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Done by : shimaa hassan

Resident ophthalmology
3rd year
A 50-year-old female
presented with one week history of double
She also reported an on-and-off headache
. The patient was healthy prior to this
problem and she did not have any known
medical illness, history of head trauma or
drug intake.
The patient did not have any previous episodes of
transient neurological symptoms and no family
history of known neurological diseases

her uncorrected visual acuity was 6/9 in each eye.

Pupils were isocoric and normally reactive with no

relative afferent pupillary defect
. Intraocular pressure was normal

The anterior and posterior segment

examinations were normal in both eyes.
Ophthalmic examination revealed horizontal
diplopia during lateral gaze in both eyes. The
patient had an adduction deficit in the right eye
and ataxic abducting nystagmus in the left eye on
left gaze. She also had an adduction deficit in the
left eye and ataxic abducting nystagmus in the
right eye on right gaze The patient was also unable
to converge.

Ocular motility on up gaze, down gaze, and at

primary position was unremarkable
MRI was ordered it revealed :

numerous areas of punctate signal intensity

consistent with demyelinating plaques involving
the pons, mid-brain, and cerebral hemispheres
neuro-ophthalmic findings and MRI plaques
supported a diagnosis of Bilateral Internuclear
Ophthalmoplegia as a Presenting Sign of Multiple
BINO is caused by demyelinating lesions within
the medial longitudinal fasciculus (MLF)

medial longitudinal fasciculus (MLF),

is a tract that contains axons projecting from the
VI nucleus to the medial rectus subnuclei of the
contralateral III nuclear complex

The MLF is highly myelinated to support the

rapid neural transmission necessary for abduction
of one eye and adduction of the
fellow eye to be nearly synchronous.
Even slight impairment of the transmission
speeds through the MLF produces symptoms by
compromising this synchronicity,
causing ocular misalignment during horizontal

Unlike other myelinated tracts in which slight

impairment may produce no overt clinical deficits,
the system for coordinated horizontal saccades is
extremely sensitive to transmission speeds
making INO a frequent manifestation of MS
Despite deficient adduction during horizontal
saccades, the normal function of the
medial rectus in INO can typically be
demonstrated by testing convergence of the eyes
Convergence is mediated by separate inputs to
the medial rectus subnucleus
that are distinct from the inputs arriving via the
When patients with INO are able to converge,
despite the absence of voluntary adduction, a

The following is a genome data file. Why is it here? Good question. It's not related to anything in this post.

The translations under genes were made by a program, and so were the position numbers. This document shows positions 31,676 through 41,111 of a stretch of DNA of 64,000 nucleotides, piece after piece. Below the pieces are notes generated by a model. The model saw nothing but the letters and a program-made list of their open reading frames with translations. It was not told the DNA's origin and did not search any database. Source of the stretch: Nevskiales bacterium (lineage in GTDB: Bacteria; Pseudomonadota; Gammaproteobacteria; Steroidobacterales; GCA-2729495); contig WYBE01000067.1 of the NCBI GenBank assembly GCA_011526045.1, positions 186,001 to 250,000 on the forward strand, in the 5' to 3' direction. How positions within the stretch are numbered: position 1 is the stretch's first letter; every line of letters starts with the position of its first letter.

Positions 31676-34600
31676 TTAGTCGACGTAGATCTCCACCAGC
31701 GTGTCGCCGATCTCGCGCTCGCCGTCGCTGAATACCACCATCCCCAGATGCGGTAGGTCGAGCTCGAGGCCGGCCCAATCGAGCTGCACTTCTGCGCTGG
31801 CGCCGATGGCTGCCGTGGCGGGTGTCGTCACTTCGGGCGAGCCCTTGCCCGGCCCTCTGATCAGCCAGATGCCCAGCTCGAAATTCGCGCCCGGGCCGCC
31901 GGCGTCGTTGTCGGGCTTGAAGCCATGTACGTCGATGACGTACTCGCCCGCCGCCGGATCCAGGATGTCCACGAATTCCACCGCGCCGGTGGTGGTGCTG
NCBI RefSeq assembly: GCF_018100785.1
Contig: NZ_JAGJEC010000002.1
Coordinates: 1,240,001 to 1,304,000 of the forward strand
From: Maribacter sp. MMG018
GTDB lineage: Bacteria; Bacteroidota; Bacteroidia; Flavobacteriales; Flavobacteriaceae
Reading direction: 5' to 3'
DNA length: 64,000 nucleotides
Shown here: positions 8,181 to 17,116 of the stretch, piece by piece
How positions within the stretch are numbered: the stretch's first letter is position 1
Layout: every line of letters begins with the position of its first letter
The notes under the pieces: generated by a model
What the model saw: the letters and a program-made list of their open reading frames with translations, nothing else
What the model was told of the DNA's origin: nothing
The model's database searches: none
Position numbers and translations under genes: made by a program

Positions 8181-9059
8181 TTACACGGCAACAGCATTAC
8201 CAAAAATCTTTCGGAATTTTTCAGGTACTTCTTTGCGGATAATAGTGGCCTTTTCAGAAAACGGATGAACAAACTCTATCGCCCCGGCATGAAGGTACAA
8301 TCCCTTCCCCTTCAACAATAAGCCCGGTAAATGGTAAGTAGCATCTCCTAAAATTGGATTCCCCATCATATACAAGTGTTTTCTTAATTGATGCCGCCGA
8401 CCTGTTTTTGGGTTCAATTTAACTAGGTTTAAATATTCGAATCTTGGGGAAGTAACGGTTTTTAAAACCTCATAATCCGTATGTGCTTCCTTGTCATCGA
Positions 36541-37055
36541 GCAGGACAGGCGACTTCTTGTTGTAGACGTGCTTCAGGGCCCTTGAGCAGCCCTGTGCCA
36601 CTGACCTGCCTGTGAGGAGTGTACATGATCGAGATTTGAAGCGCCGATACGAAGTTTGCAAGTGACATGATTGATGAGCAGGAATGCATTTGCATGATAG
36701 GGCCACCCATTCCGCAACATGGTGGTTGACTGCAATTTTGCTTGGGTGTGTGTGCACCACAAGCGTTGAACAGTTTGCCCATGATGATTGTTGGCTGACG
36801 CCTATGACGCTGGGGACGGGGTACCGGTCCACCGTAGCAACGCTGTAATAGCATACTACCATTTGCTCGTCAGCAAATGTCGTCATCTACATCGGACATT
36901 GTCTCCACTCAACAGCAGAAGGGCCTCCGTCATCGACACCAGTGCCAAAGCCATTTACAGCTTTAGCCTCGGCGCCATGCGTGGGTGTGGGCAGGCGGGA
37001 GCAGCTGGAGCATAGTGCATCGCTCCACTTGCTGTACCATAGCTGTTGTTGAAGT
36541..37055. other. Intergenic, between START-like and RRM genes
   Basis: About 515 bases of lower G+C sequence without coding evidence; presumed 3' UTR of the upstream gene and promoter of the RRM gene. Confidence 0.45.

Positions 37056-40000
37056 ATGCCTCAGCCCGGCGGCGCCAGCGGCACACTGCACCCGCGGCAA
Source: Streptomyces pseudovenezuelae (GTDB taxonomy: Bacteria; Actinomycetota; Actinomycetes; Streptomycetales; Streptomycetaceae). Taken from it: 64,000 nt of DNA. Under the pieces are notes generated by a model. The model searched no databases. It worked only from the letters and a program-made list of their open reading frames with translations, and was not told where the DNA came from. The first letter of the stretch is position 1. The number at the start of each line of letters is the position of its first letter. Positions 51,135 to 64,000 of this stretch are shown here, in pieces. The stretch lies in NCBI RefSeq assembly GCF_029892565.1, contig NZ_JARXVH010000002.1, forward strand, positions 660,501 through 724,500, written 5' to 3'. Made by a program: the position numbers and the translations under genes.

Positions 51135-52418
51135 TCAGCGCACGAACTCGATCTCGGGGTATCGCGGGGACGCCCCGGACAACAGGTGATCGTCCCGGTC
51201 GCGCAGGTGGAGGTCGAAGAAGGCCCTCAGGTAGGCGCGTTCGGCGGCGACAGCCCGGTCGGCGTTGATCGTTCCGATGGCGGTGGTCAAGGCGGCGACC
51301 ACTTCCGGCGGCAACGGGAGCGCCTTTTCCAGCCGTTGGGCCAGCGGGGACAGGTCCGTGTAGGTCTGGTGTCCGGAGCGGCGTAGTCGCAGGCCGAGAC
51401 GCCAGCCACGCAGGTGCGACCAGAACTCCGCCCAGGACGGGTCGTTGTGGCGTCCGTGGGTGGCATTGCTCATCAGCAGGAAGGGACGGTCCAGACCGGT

caudal lesion with the preservation of the medial
rectus subnuclei of the oculomotor nuclear complex
can be assumed, and this, a more common and
recognized phenomenon, is called Cogans posterior
INO. This patient was, however, unable to converge
and this is indicative of a mesencephalic lesion,
which results in Cogans anterior INO, as
convergence is mediated by nuclei in midbrain
BINO is considered pathognomonic for MS because
there is a strong predilection for the demyelinating
lesions of MS to affect the MLf

While BINO is considered pathognomonic for MS

, other etiologies are possible and should be
considered in cases not consistent with a
diagnosis of MS. Common causes of BINO are
multiple sclerosis
Guillain Barr
systemic lupus erythematosis
brainstem encephalitis
Ischemia of brainstem
progressive supranuclear palsy
metabolic acquired
thiamine deficiency
narcotic overdose
phenothiazines phenytoin
,intrathecal methotrexate

pontine glioma
BINO occurs equal y in men and women, and at any
age in MS patients. Patients with BINO have an ocular
prognosis that is as unpredictable as the MS disease

In some cases, BINO may resolve in a matter of days to

weeks, while in others it can become recurrent and
even permanent. The majority of BINO patients have
no symptoms, but for those with double vision

prismatic spectacle correction may be beneficial

Multiple Sclerosis Association

MS is a slowly progressive disease of unknown

etiology. The disease occurs more commonly in
women than men by a ratio of 2:1.32
There are three types of MS: the benign, relapsing-
remitting, and progressive types.

Patients with the benign type have complete or nearly

complete resolution of symptoms
. The majority of patients have the relapsing-
remitting type.
It is characterized by an unpredictable period of
exacerbation and remission of neurological symptoms.
The progressive type occurs
in the later stage of the disease and is
characterized by a gradual development of
neurological problems

Therapeutic management known as disease-

modifying therapies
(DMT) are used during different aspects of
MS. The three main classes of drugs used to treat
MS are: immunosuppressives,
steroids, and interferon
The only medications proven effective for the ocular
manifestations of MS are intravenous
methylprednisone with a tapering course of oral
prednisone, which is used specifically for the
demyelinating optic neuritis
BINO and other neuro-ophthalmic complications are
important clinical findings that may help establish a
diagnosis of MS.

some cases, patients may overlook other neurological

signs, until a visual symptom develops. Therefore, all
health care providers should be aware of the ocular
signs of this disease